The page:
My hotel is the Adot Tina, a clean, modern building that seems slightly out of place in the alleyway where it is located. This is a common characteristic of Addis Ababa: new modern buildings located next to shacks constructed out of spare sheet metal. The city also seemed to be being constructed all around me, with at least half of the buildings under construction. In fact, the view out of my window is of a half-built structure surrounded by some slightly alarming but effective bamboo scaffolding. After settling in to my room and taking a quick nap, I head out for some sightseeing in the city. First stop is an amazing local coffee shop with the best coffee I’ve ever had. The coffee is served black with sugar and tastes more like an espresso than drip coffee. We also explore the city in one of its famous little blue cabs, passing by imposing Italian Fascist buildings, hammer-and-sickle placards from the former Marxist regime, and wattle-and-daub huts. For dinner we head out to a traditional Ethiopian restaurant where we are served the traditional Ethiopian bread made from tef known as injera, and a lamb stew. The stew is served on a large flat circular piece of injera and eaten by tearing pieces of injera off and using the pieces to pick up the stew. During dinner, we are also entertained by some traditional Ethiopian singing and dancing. After a bumpy cab ride through the city on unlit alleyways and dirt roads, I settle in for my first night. Lying in bed, I absorb the sounds of the city including a whining dog, roosters crowing and a deafening 5 am call to prayer. The next day, Monday, will be the start of the First Climate Change and Development in Africa Conference.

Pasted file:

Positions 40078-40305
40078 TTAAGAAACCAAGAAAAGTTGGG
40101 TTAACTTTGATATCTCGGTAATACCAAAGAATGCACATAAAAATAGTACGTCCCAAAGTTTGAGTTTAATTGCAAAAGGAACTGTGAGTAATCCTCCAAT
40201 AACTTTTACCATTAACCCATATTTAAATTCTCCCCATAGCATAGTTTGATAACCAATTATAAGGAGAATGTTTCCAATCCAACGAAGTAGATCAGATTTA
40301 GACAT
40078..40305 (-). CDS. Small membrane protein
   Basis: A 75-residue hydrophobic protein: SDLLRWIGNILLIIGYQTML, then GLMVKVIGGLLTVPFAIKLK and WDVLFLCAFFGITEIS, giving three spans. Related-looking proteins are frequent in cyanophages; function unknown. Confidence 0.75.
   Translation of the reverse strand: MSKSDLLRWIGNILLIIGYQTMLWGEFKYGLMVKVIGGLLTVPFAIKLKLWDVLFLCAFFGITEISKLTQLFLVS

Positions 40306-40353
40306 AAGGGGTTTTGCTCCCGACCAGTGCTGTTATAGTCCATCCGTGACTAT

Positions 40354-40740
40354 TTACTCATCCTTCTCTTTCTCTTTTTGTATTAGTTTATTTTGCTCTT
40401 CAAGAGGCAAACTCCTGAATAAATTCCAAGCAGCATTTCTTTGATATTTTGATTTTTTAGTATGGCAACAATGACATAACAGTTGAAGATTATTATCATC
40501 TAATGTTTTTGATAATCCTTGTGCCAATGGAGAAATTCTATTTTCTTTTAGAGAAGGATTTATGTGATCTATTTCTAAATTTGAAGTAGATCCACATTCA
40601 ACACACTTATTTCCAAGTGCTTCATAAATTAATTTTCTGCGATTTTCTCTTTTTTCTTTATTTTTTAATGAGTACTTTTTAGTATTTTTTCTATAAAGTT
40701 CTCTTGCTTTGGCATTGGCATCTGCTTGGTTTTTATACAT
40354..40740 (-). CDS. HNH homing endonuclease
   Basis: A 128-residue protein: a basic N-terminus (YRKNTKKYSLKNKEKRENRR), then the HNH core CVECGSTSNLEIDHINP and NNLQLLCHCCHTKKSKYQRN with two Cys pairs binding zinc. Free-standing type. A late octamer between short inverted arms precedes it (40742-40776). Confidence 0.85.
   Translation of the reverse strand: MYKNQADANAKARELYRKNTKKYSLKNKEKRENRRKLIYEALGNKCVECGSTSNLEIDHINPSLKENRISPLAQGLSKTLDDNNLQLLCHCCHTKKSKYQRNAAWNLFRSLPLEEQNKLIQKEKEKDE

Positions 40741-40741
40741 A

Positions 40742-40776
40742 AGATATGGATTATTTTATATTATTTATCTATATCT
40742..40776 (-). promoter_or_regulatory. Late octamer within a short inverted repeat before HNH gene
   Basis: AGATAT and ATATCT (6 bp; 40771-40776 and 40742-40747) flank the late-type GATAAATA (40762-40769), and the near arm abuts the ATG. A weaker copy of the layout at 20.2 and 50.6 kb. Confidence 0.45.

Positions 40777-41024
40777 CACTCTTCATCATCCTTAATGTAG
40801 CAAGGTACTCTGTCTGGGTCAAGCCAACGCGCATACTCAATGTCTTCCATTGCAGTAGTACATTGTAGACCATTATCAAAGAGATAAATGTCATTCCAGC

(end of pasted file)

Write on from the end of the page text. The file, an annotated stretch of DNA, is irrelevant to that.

This is the first of a two-part series on my trip to Ethiopia. In the next post I will be documenting the rest of my trip as well as posting some photos.